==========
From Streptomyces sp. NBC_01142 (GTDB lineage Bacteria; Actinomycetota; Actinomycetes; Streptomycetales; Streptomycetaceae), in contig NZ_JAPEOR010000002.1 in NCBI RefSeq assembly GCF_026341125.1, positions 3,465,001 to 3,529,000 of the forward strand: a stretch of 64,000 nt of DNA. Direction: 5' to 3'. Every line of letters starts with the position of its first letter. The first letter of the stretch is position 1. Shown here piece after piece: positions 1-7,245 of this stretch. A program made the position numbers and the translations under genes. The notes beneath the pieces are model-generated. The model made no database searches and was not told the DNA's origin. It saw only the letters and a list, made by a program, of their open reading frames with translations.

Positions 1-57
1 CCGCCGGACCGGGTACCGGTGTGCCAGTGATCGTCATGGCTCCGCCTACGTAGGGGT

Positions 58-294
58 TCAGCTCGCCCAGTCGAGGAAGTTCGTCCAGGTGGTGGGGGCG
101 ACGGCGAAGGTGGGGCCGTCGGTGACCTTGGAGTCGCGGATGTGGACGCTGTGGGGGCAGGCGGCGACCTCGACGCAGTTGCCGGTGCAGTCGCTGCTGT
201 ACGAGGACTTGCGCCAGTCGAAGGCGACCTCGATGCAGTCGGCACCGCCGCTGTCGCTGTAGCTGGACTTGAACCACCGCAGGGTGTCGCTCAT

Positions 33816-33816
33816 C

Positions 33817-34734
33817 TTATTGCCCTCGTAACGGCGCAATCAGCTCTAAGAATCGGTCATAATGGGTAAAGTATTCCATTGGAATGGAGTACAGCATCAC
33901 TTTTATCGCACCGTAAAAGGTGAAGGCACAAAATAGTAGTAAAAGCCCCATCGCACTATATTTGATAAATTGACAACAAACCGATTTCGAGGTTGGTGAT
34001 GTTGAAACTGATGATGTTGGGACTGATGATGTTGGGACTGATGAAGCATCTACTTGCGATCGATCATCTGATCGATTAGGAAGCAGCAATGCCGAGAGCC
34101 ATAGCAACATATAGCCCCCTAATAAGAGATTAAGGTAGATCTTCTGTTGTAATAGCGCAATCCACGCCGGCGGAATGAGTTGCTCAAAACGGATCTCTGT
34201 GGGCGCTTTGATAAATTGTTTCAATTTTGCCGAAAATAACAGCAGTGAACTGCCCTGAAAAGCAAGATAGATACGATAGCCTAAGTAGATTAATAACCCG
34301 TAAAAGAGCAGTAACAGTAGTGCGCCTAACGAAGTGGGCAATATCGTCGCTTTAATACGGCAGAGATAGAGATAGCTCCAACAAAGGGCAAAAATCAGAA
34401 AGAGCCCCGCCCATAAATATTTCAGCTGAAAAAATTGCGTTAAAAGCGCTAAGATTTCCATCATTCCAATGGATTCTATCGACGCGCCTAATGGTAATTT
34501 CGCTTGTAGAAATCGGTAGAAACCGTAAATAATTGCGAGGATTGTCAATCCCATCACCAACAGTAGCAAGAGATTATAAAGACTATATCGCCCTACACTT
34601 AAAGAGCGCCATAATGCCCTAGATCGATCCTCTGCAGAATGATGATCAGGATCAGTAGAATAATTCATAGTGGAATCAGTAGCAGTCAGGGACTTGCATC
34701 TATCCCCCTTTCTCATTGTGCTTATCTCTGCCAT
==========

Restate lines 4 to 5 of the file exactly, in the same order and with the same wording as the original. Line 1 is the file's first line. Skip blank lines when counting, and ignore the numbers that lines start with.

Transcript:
Positions 58-294
58 TCAGCTCGCCCAGTCGAGGAAGTTCGTCCAGGTGGTGGGGGCG